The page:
For as long as I can remember, I’ve been a chubby person. I’ve always loved my food and wasn’t too keen on exercise. Over time, it showed - I went from a cuddlesome kid to a curvy teen to a plump adult seamlessly. Strangely, the weight didn’t bother me in my youth. I’ve always lived more in my head, aesthetics weren’t a big focus. Blessed with a pleasant face and a friendly nature I found it easy to get by on a pretty smile. I couldn’t be bothered to count calories, basically ate whatever I felt like whenever I felt like it.
The few occasions that I wanted to lose weight (my wedding and a couple of other instances that were few and far between), I’d worked out intensely, got too busy to eat and ended up dropping a few kilos – the most I ever lost was 6 kgs. But I could never keep the weight off successfully, it always crept back as soon as I stopped exercising. Over the years, two kids and several holidays later I was borderline obese but still in denial about it. My cholesterol was through the roof thanks to my indulgent lifestyle. A recent blood report showed borderline thyroid. Yet I convinced myself this was expected given we had a family history of it. Juggling motherhood and home responsibilities with a high-pressure job in advertising left me physically exhausted and emotionally drained. I knew I had to lose weight but I couldn’t summon the energy, time or motivation to climb what felt like a mountain to me. My wake-up call finally came one day when I visited the GP complaining of persistent dizziness and got sent to A&E for a suspected stroke. It turned out to be vertigo, but in those few hours I realised how much I wanted to be there for my children and husband and that I owed it to them to get me back to healthy.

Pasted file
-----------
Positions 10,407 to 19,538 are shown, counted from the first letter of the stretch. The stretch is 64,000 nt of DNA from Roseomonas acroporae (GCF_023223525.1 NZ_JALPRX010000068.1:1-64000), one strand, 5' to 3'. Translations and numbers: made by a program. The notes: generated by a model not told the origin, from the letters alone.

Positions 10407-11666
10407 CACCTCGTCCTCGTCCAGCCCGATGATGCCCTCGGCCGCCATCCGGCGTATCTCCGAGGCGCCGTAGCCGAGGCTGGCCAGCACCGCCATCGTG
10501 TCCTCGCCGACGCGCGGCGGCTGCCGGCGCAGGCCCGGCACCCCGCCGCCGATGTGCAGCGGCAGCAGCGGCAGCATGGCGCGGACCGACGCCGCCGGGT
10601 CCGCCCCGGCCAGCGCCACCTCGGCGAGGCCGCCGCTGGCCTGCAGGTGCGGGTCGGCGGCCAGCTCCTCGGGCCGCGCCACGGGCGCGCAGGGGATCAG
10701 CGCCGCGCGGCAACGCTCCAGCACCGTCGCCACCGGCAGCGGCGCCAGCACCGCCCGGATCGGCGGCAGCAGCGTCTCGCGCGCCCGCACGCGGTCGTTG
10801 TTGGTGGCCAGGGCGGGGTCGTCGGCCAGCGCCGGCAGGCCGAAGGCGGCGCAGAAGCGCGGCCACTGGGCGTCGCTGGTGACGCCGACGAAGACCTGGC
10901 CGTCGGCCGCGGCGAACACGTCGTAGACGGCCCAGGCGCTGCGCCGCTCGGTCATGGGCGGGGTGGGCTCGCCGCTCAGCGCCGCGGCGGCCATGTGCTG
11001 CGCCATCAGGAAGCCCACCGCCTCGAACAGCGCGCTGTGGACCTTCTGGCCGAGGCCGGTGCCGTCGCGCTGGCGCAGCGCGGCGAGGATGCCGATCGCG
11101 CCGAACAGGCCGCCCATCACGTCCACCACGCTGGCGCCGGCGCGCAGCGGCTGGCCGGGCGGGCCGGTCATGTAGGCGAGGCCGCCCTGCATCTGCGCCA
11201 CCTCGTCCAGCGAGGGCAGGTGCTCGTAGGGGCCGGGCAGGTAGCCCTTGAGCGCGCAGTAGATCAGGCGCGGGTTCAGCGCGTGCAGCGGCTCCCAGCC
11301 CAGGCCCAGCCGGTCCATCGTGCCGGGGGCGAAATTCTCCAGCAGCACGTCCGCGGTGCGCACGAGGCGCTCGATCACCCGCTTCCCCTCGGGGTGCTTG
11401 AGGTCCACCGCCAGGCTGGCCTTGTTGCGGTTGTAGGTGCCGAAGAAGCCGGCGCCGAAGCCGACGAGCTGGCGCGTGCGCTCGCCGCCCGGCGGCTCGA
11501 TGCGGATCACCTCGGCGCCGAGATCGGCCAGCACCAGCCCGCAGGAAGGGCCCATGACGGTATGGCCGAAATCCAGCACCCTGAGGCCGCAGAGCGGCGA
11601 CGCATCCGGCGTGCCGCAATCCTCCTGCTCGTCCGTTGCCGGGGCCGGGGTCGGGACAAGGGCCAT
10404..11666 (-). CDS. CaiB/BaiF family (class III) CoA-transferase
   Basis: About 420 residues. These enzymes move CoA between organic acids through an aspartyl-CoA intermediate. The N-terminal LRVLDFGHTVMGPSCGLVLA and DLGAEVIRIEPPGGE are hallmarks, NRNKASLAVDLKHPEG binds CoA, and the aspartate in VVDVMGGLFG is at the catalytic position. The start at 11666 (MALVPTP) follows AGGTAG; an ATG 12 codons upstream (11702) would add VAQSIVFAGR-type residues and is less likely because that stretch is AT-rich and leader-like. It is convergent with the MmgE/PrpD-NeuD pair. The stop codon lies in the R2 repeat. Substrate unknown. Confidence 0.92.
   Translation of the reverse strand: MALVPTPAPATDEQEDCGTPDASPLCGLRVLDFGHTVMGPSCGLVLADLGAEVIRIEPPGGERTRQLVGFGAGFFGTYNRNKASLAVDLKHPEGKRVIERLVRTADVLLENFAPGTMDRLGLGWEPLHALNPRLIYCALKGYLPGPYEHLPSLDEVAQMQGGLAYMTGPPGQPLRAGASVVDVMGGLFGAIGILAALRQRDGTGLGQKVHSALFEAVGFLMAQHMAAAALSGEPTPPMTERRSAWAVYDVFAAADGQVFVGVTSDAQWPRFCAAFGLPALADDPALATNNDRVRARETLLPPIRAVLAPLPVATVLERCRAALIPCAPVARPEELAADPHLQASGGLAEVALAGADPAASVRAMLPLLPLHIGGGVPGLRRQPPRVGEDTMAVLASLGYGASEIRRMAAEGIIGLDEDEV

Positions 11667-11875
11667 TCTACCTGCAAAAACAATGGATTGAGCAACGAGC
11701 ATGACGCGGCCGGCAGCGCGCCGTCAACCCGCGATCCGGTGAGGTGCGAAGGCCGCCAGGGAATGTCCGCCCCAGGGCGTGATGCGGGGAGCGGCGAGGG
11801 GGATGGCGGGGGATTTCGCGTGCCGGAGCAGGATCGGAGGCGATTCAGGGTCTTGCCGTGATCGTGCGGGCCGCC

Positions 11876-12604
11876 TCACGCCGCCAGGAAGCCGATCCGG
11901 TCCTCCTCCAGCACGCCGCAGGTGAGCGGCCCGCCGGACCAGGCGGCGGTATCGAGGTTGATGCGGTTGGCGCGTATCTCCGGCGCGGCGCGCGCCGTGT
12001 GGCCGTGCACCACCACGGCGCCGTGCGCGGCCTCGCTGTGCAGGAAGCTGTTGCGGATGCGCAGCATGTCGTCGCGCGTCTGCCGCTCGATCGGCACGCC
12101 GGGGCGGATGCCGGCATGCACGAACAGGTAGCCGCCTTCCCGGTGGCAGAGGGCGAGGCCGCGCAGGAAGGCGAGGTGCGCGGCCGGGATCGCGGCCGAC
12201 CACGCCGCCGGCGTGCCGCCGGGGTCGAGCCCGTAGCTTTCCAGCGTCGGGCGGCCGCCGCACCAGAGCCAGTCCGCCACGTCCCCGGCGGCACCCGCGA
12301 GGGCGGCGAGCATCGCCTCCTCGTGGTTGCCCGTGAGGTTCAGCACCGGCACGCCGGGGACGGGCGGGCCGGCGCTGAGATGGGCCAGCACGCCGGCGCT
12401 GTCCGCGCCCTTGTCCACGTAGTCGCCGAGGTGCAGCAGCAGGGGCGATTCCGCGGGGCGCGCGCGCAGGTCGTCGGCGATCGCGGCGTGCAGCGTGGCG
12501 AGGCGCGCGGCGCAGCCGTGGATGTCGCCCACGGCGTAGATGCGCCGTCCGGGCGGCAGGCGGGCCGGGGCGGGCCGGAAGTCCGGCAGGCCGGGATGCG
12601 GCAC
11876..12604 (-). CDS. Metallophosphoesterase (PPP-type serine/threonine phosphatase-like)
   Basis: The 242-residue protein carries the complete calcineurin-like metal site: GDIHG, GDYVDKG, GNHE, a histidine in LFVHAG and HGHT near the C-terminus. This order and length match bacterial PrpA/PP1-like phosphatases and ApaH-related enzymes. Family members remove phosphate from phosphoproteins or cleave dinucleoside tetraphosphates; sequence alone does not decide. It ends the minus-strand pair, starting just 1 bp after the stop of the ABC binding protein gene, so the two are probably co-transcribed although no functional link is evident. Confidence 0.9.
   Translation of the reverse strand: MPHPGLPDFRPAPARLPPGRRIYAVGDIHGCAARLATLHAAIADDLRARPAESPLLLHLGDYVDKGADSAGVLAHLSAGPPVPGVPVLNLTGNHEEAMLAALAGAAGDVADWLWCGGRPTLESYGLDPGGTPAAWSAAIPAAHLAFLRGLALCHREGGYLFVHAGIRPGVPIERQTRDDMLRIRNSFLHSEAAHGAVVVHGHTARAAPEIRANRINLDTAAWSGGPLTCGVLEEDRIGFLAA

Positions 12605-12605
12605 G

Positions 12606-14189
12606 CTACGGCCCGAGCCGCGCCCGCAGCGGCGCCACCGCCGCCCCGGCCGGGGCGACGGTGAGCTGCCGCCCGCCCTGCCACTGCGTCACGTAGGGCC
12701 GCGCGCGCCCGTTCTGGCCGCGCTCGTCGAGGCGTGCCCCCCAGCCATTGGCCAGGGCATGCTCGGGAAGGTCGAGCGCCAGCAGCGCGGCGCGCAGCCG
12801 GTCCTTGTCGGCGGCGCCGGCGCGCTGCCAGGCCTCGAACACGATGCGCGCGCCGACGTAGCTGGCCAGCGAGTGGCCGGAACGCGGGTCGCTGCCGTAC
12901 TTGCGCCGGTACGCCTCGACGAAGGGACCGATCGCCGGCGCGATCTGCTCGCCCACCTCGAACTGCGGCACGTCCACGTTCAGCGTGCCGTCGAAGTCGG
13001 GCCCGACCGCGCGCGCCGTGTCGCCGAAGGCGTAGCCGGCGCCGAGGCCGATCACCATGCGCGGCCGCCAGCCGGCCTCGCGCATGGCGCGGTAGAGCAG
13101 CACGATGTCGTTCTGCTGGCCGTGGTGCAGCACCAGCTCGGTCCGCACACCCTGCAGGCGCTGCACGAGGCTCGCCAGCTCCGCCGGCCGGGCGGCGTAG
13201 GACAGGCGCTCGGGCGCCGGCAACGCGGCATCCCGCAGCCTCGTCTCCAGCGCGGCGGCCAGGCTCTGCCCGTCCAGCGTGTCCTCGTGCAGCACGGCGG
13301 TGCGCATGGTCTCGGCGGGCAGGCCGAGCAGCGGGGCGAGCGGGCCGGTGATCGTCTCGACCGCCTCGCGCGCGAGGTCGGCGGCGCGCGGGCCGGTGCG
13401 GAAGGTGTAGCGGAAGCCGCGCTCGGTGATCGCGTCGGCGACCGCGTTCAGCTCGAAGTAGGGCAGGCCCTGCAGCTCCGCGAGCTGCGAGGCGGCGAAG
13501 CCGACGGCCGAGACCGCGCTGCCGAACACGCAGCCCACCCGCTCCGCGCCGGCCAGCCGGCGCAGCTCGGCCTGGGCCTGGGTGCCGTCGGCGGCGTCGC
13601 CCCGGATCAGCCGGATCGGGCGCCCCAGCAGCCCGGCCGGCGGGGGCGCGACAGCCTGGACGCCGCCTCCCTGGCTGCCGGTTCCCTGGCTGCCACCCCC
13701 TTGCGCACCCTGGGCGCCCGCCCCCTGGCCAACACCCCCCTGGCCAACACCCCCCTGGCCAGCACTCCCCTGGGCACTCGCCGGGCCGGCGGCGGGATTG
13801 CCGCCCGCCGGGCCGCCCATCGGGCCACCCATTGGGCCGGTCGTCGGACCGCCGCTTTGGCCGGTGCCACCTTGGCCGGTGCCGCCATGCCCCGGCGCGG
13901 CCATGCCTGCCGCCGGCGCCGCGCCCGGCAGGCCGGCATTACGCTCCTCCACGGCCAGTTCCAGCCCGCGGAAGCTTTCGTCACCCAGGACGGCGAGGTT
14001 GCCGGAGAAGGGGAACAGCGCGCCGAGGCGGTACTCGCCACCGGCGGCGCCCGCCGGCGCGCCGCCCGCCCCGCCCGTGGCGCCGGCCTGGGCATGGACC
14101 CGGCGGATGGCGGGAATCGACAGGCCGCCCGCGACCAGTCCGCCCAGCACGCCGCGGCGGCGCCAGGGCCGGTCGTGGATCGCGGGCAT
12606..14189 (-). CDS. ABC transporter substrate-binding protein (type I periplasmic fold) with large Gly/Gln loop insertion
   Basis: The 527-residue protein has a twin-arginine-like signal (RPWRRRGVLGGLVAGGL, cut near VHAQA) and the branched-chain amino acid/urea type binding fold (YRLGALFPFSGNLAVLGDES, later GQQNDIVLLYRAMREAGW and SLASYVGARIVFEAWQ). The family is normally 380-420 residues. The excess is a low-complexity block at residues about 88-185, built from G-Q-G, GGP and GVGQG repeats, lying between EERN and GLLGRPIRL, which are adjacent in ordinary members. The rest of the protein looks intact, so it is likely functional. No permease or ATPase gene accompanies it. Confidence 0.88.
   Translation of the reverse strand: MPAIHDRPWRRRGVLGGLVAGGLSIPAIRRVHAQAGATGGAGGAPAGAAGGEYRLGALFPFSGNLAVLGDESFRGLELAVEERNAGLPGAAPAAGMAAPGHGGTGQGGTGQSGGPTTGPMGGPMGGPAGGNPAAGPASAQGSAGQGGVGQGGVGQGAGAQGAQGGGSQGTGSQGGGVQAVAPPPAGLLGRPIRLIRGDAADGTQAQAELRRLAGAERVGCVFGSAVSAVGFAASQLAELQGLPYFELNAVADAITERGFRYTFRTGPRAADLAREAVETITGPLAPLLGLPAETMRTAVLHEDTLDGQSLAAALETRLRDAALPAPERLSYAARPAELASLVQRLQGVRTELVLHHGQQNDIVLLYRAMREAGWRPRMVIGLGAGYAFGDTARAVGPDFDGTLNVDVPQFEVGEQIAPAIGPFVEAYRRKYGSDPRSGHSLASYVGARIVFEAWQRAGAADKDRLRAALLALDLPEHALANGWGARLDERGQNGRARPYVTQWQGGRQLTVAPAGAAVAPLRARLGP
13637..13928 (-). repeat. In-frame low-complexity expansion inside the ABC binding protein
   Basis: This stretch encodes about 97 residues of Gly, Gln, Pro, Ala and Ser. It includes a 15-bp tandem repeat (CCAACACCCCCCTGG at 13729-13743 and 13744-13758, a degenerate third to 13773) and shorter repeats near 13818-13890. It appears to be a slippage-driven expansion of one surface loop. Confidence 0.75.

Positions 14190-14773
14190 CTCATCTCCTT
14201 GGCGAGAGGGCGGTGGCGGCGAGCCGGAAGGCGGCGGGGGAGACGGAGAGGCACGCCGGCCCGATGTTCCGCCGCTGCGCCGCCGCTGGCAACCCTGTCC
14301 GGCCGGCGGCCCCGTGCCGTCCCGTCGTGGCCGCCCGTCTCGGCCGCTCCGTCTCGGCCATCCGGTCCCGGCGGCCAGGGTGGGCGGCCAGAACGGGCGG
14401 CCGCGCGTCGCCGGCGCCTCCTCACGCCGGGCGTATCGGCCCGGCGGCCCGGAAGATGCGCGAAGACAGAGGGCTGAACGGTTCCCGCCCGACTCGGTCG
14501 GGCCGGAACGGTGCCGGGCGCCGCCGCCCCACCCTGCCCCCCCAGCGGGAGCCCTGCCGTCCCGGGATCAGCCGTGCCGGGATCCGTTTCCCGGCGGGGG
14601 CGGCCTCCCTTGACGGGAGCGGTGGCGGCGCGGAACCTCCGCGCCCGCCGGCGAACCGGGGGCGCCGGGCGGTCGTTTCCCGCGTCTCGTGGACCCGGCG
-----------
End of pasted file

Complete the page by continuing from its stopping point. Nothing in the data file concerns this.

I found out about RNT from Jana, a neighbour and friend whose daughter went to the same school as mine. She had just dropped a ton of weight and was looking absolutely fabulous. I considered signing up, however I was plagued by doubts of not being able to keep up. Undecided, I embarked on a family holiday to Argentina. I returned to find myself weighing in at my heaviest ever. The memories of me sweating and panting up the Patagonian slopes and my horror at how I looked in the photos will haunt me forever. I had finally found the courage to jump in. The first month that followed was one of great learning - it was all new to me. I learnt how to prioritise my health – finding those 2hrs in a busy day to focus on caring for myself and not feeling guilty about taking that time. I learnt about developing a routine and sticking to it no matter what. This was probably the hardest lesson for me as I’m inherently indisciplined and easily bored. The RNT team taught me the ropes - patient, encouraging and firm when they needed to be, helping me to change my lifestyle one baby step at a time. They provided me with all the information I needed when I needed it but also allowed me to fail, reflect and learn from my mistakes. When I hit a block (both mental and physical on a few occasions) RNT helped me come back on track with even more vigour and determination than before.
My biggest lessons are to do with nutrition. I now know what my plate needs to look like for each meal. I’ve developed a real love for vegetables. I learnt how to recognise true hunger from an emotional urge to eat and how to manage both. I learnt the skill to cook food that tastes good using healthy substitutes and without a lot of oil. I learned about macros and portion control but most importantly, I learnt a degree of self-control I never thought I’d have. My relationship with food has changed.
Rather than addictive and soothing, I’ve come to appreciate it more for its nourishing, healing and performance driving properties.
I love the new me - the way I look and feel, but most of all the way I think and I don’t mean just about food and fitness, rather about any challenge that confronts me. The process, structure and systems you will learn with RNT are easily transferable and can be applied to all areas of life. Thank you to the RNT team and family.